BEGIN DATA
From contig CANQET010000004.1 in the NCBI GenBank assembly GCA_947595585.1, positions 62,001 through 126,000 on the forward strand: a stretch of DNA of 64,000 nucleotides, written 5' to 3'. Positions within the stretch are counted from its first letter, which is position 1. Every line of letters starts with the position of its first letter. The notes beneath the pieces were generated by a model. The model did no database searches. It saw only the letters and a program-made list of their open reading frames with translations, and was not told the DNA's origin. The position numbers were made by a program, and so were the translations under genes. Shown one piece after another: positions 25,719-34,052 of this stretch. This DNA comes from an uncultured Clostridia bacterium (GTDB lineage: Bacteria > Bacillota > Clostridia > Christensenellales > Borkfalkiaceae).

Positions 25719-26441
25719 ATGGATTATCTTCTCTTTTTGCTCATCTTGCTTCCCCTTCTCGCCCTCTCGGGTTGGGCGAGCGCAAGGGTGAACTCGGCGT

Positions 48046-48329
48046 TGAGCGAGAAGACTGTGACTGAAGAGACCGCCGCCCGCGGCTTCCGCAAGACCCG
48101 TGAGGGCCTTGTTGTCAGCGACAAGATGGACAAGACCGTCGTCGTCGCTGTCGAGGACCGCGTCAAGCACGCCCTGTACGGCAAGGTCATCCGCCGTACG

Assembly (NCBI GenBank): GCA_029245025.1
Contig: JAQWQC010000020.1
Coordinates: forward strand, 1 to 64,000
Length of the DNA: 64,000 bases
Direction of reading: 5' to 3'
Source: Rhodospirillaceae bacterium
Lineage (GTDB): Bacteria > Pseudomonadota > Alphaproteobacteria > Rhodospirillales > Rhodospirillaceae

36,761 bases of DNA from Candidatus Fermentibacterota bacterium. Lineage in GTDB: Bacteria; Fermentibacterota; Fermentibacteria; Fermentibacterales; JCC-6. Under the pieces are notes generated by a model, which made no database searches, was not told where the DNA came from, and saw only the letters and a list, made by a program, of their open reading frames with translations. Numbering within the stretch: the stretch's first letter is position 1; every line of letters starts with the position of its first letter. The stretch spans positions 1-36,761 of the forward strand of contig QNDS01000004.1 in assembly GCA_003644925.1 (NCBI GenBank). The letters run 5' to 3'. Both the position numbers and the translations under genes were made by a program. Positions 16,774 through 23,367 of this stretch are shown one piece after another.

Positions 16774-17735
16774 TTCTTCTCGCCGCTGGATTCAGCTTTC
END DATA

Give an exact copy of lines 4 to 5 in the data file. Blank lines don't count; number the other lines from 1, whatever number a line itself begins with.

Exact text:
Positions 48046-48329
48046 TGAGCGAGAAGACTGTGACTGAAGAGACCGCCGCCCGCGGCTTCCGCAAGACCCG